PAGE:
Sproul on lying
Rahab the harlot, the Hebrew midwives, and others throughout the Old Testament supposedly lied to protect others, and God, in turn, blessed them. Does this mean that Christians today may have occasion to lie with God’s blessing?
The short answer I would give to that is yes, there may be occasions when God-fearing people are called upon to lie in the sense of speaking something that is not the truth.
There are many Christian ethicists who believe that the prohibition against lying is absolute and that there is never any justification for the so-called white lie. Others point to Rahab and the Hebrew midwives as examples; their lies are reported and later on they’re included in the roll call of heroes. It doesn’t explicitly say that God blessed or sanctified them for lying, but it seems to imply that there’s not a word of rebuke for their blatant dishonesty in these situations.
There are other occasions in Scripture where we see people lying in ways that I think are clearly contrary to the Word of God. For example, some have tried to justify Rebekah’s involvement in the deception of her husband so that Jacob could receive the blessing instead of Esau. She was involved in this conspiracy to deceive her own husband, and some have tried to defend her by saying that if God had willed that the elder should serve the younger, then it was God’s plan for Jacob to receive the patriarchal blessing rather than Esau. All that Rebekah was doing was making sure the will of God came to pass. All that Judas was doing when he betrayed Jesus into the hands of his enemies was making sure the will of God came to pass—and God held him eminently responsible for his treachery. I’m sure that Rebekah, though she may have been blessed of God, was blessed in spite of her lying and not because of it. Some would place Rahab in the same category.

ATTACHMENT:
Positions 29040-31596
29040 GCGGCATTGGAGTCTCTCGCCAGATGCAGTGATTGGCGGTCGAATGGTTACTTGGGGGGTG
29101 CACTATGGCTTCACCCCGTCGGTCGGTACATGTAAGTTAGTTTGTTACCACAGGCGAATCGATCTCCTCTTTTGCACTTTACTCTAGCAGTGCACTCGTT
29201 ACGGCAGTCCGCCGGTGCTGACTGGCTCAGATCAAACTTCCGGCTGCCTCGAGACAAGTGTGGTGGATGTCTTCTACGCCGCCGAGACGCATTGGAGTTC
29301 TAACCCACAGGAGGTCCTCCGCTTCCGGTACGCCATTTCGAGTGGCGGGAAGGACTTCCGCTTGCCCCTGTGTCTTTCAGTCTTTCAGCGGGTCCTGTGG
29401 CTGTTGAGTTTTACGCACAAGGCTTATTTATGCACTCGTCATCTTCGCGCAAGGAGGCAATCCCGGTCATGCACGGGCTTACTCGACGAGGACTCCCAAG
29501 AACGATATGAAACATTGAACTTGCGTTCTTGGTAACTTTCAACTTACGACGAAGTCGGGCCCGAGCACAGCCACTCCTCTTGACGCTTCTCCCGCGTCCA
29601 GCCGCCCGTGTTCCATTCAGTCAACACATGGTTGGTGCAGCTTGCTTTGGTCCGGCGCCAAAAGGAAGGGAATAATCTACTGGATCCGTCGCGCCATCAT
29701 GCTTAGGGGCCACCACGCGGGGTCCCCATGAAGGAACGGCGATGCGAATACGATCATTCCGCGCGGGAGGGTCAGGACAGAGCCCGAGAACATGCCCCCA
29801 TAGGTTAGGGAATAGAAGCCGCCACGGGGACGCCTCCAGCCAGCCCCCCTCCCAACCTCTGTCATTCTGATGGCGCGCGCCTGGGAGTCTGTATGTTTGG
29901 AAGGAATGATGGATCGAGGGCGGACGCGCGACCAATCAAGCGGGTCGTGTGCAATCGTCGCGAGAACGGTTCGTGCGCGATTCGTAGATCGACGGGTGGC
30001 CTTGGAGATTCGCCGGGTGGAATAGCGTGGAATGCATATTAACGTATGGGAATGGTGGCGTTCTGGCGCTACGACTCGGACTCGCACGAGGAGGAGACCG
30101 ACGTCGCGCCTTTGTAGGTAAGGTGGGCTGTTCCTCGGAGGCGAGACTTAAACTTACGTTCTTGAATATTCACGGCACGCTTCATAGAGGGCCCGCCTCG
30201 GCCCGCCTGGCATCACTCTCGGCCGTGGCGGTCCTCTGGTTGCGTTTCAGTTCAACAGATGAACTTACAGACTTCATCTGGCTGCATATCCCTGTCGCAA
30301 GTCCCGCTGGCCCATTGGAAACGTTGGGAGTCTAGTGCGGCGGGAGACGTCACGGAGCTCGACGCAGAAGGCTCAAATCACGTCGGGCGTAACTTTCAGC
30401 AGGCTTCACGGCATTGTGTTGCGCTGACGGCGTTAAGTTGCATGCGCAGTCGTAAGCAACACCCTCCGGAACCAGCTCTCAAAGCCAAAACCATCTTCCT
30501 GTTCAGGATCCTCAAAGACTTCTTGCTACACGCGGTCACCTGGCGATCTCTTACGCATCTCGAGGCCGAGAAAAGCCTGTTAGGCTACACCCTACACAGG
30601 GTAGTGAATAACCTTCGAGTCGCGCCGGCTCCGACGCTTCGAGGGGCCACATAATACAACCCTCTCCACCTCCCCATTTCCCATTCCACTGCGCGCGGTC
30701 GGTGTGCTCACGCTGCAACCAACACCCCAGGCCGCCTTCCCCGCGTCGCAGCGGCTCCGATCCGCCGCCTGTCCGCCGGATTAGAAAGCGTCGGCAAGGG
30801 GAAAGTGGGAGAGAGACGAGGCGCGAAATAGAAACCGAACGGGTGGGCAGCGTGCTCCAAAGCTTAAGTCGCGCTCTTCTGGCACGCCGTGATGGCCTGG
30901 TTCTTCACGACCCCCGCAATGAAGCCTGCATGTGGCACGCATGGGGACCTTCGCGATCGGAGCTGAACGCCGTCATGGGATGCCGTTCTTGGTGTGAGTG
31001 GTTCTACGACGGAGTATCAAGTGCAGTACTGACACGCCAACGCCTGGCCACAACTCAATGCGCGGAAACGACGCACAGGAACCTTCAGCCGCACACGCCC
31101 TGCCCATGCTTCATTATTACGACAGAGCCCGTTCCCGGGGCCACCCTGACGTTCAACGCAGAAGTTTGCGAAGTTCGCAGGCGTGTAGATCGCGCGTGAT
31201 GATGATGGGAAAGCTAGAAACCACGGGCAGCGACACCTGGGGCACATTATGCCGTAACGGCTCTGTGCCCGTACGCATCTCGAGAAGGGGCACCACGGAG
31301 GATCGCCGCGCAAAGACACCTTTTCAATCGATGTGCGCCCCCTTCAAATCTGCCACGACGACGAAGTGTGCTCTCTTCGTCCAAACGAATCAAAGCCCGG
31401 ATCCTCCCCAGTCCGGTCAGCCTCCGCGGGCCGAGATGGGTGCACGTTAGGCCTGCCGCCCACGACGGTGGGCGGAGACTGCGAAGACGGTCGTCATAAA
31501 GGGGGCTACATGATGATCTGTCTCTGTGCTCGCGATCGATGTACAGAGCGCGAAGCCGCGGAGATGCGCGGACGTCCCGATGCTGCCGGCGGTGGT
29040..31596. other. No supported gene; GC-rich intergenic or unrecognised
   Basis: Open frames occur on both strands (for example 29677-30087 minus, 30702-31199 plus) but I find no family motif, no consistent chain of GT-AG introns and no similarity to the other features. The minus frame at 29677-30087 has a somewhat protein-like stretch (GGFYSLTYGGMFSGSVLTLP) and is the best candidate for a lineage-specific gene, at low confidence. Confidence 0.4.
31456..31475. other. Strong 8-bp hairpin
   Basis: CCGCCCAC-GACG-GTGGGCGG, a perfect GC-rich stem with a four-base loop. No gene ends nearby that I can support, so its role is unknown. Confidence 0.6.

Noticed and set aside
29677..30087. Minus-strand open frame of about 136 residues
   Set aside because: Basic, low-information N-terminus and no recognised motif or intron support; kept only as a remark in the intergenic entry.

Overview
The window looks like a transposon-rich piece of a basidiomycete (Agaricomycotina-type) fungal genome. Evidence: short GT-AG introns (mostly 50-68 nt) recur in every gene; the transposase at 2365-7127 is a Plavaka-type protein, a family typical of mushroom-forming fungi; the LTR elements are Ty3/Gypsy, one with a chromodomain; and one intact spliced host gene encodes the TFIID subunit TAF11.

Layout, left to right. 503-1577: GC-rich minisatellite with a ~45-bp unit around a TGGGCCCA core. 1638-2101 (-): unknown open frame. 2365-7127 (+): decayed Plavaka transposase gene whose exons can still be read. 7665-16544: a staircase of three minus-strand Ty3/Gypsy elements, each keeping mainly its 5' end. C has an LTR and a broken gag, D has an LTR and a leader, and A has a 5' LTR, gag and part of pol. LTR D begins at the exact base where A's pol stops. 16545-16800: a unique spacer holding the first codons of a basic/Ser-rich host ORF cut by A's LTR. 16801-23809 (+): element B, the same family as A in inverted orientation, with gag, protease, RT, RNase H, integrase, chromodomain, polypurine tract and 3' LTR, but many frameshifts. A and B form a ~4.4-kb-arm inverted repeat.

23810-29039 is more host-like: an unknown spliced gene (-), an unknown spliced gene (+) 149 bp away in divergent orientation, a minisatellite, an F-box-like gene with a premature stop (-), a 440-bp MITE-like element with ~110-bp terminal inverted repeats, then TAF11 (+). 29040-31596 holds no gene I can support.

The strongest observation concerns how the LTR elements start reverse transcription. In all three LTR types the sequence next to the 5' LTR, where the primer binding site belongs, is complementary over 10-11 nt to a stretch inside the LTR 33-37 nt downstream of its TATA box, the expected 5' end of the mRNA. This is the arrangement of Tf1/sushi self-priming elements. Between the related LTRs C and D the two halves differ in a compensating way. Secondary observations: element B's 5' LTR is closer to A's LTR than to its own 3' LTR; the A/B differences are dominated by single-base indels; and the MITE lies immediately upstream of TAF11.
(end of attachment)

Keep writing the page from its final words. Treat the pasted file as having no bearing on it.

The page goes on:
Over the centuries, in the Christian church, there has developed an ethic of truthfulness that is linked to justice. The Christian is always to give the truth and to speak the truth to whom the truth is due. The question now becomes, Is there such a case for the so-called just or justified lie? I would say so, and the situations falling most clearly into that category would involve war, murder, or criminal activities. If a murderer comes to your house and he wants to know if your children are upstairs in bed and you know that it’s his intent to murder them, it’s your moral obligation to lie to him, to deceive him as much as you possibly can to prevent those lives from being taken. I think that would also be true in cases of war. I don’t think a person is required to tell the enemy where his group is concealed any more than a quarterback in a football game is required to announce to the defense what the intended play is. He can use faking and deception in order to execute that play. That’s sort of a war game on the football field. Numerous Christians lied to the Nazis in order to protect Jews from capture and extermination. I think that in cases in which we know that lying will prevent such evil, it is legitimate. — Now, That’s a Good Question.